The process of thatching and aerating our lawns is necessary to ensure the continuing health of our grass. This process allows water and air to permeate deeper into the soil of your yard or lawn. Fertilizer is also able to penetrate all the way down to the root zone, eventually creating a much healthier and thicker lawn.

Most professionals recommend that you aerate and thatch your lawn twice a year, preferably in the spring and fall. However, it is commonly accepted to only aerate your lawn once a year.

If you do choose to take the recommendation of aerating and thatching twice a year, it should be done in certain months. In the spring, it is recommended to thatch and aerate between the months of March and May. In the fall, it is recommended between the months of August and November.

‘Jumping the Gun’

While thatching and aerating is certainly necessary for the long-term health of your lawn, premature thatching and aerating can have serious, negative consequences on your lawn’s overall health.

‘Over-thinning’

Thatching and aerating your lawn before it is ready for such an activity can actually thin it out more than it is able to handle. While it is important to remove buildup of excess dead materials, through thatching, this practice can also severely thin certain areas of your grass.

If you thin your lawn too early, exposing it to harsh elements that it is unaccustomed to handling, it may never be able to effectively recover.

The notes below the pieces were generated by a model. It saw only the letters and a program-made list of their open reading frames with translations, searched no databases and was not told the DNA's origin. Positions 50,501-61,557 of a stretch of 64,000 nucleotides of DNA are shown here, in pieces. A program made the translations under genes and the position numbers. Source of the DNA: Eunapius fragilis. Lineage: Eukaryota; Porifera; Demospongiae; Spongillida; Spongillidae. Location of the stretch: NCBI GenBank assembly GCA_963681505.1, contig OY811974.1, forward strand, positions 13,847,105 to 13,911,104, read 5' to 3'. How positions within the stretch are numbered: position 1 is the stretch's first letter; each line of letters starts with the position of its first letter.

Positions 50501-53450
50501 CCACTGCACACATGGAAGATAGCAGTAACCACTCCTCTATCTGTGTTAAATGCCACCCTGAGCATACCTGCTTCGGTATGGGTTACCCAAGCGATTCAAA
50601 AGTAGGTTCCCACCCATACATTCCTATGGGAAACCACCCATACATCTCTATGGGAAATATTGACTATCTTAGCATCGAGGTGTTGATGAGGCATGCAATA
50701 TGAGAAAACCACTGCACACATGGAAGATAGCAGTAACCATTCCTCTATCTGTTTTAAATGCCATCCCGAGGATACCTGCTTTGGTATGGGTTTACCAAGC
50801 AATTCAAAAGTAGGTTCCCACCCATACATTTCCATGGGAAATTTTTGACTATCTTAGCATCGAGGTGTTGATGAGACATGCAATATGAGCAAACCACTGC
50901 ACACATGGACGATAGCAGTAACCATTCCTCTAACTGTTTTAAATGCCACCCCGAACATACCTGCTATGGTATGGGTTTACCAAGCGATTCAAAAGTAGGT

Decrease Potential for the Upcoming Season

One of the primary goals of thatching and aerating is to prepare your lawn for a successful spring and summer growing season. As the weather gets warmer, you are most likely beginning to think about the possibilities of recreational opportunities in your yard.

Having a well maintained, healthy-looking lawn will boost your confidence when it comes to hosting various summer barbecues and ‘get-togethers’ for family, friends, and neighbours.

If you jump the gun when it comes to thatching and aerating your lawn, you might compromise your ability to maintain a healthy, beautiful yard throughout the spring and summer seasons.

When you are looking into thatching and aerating your lawn, it is important to weigh all of the pros and cons, as well as investigate the proper methods and timing for when to engage in the practice of preparing your lawn for spring.

Get Help From The ‘Greenthumb”

At Mr. Greenthumb, we have years of expertise with thatching and aerating. We are happy to help guide you on your way to a happy, healthy looking lawn. Our professionals have been working in lawn and yard care and maintenance for years.

We are committed to providing excellent advice, as well as top-notch services in the areas of lawn care and maintenance. When it comes to lawns and yards, there is no one better to call than Mr. Greenthumb!

If you are interested in our services, or wish to inquire as to the best steps to prep your lawn or yard, please give us a call today!

Sources

http://www.theaeratorguys.com/questions.html

http://plantscience.psu.edu/research/centers/turf/extension/factsheets/thatch

Contact infoOur Email and Phone Numbers